The true story behind area C is that there aren’t 400,000 Palestinians living there today; the villages have not expanded in accordance with their natural population growth; the number of residents has not grown; the herders can no longer graze their flocks freely; many of the inhabitants lack access to water, electricity, school and medical clinics; Israel has not been taken to the International Criminal Court in the Hague for destroying the cisterns; there are no paved roads in and between villages.
Many of the people have been living in tents and caves for 30 to 40 years – against their will and contrary to their hopes – and the Palestinian towns cannot expand properly and remove old industrial zones a reasonable distance from residential neighborhoods.
As I have said a million times and will say another million times: Area C is a tremendous success of Israeli policy and its implementers, the army and the Civil Administration. It is part of a farsighted, well-executed, perfectly thought-out policy that has succeeded precisely in that there aren’t 400,000 Palestinians living in the area. Bennett is probably decent/honest enough to acknowledge the debt he owes to the previous generations of Israeli politicians and military officials who warmed the country up for his annexation plan, ensuring its acceptance would be as effortless as a knife cutting butter in the sun.
Area C existed even before the Oslo negotiators invented the supposedly temporary division in 1995, distinguishing it from Area B, with full Israeli security control and partial policing authority and full civil authority for the Palestinians; and Area A, with full Palestinian civil and policing authority – albeit, as is often unappreciated, within an envelope of full Israeli security control.
When this division was being implemented, the media emphasized the difference between Area A, where armed members of the various Palestinian security forces could operate openly with license from Israel, and the rest of the Palestinian territories, where Palestinians would not be allowed to carry rifles. But in reality, the importance of Palestinian Authority policing powers is dwarfed in comparison with its lack of civilian authority over most of the land.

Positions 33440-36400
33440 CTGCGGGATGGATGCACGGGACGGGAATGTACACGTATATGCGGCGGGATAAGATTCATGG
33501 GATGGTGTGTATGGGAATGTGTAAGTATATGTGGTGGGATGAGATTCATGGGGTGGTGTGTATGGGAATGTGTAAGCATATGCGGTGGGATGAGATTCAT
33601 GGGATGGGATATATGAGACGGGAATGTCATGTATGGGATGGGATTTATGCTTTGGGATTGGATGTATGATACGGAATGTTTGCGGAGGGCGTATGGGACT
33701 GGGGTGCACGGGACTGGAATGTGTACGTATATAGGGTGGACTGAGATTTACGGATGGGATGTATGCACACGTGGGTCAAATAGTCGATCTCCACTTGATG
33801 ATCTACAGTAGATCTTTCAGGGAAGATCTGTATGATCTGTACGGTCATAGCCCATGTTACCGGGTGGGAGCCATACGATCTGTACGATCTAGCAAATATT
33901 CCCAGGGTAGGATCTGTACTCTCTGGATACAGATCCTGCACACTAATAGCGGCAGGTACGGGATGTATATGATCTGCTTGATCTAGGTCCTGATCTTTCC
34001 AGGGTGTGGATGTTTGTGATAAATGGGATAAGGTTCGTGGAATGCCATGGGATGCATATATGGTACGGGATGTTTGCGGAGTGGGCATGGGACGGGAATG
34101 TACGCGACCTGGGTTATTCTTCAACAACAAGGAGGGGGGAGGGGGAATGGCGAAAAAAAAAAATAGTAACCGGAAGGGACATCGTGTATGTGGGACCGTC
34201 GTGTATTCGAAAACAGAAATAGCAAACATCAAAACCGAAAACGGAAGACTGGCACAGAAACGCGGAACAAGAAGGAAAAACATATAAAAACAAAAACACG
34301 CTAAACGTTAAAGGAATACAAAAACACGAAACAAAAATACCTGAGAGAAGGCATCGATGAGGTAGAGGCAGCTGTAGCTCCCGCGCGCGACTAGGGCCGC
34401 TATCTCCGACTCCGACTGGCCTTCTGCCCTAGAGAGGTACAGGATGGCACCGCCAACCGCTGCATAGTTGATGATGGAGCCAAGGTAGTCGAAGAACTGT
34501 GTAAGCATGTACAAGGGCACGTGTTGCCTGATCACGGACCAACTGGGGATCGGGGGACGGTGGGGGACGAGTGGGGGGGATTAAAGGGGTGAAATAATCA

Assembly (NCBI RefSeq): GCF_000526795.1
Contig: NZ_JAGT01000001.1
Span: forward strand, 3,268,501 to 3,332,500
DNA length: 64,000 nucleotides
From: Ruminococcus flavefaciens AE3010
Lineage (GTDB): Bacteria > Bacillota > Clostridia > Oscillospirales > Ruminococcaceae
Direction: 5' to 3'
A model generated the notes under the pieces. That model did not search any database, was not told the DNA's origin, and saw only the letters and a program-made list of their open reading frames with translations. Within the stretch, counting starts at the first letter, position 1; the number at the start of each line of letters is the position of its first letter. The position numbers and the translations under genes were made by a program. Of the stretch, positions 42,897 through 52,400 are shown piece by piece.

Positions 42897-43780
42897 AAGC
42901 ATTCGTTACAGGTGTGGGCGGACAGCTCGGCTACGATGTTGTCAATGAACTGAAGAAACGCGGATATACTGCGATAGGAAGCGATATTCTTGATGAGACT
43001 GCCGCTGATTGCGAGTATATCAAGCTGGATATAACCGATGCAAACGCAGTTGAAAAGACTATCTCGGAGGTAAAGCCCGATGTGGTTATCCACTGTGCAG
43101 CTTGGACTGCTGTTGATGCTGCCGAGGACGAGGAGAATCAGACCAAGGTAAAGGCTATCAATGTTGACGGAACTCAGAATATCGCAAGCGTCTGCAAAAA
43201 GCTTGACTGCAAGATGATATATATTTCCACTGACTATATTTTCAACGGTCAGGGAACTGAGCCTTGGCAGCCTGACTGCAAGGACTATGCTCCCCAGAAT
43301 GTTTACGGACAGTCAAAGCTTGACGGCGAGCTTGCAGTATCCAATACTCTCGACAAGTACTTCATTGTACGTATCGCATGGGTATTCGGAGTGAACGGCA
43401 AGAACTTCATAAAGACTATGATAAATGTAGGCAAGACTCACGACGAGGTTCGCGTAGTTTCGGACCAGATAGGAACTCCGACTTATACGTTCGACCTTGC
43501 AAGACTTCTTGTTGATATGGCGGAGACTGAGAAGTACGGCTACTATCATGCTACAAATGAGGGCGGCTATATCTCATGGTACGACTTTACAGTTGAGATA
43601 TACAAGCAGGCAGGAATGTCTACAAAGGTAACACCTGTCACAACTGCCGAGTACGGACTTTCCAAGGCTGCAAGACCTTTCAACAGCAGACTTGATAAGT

Area C, then, is shorthand for all the prohibitions that Israel imposes on Palestinian dignity of life, and it has existed before its invention. Live fire zones, military maneuver zones, security belts, fences, state lands, survey lands (where the state is in the process of declaring them as state lands, i.e. only for Jews), re-surveyed lands and post-surveyed lands and nature reserves.
All these were aimed at concentrating them within narrow and meager Pales of Settlement (copyrights reserved for Imperial Russia and its confinement of the Jews). Unlike us, Arabs do not need space, land, resources, water, industrial zones, landscapes or recreational trips.
The Palestinian enclaves are the other side of Area C. Area C, then, is a metaphor for the Israeli ghetto mentality flipped. I usually take care not to use terms like “ghetto” or “concentration camp” to describe the enclaves where Israel has gathered the Palestinians from both sides of the Green Line, or 1948 armistice line, including the Gaza Strip and the slums of East Jerusalem. The 12 years of the Third Reich cemented these terms as links/stations in the conveyor leading to the final goal – a systematic genocide.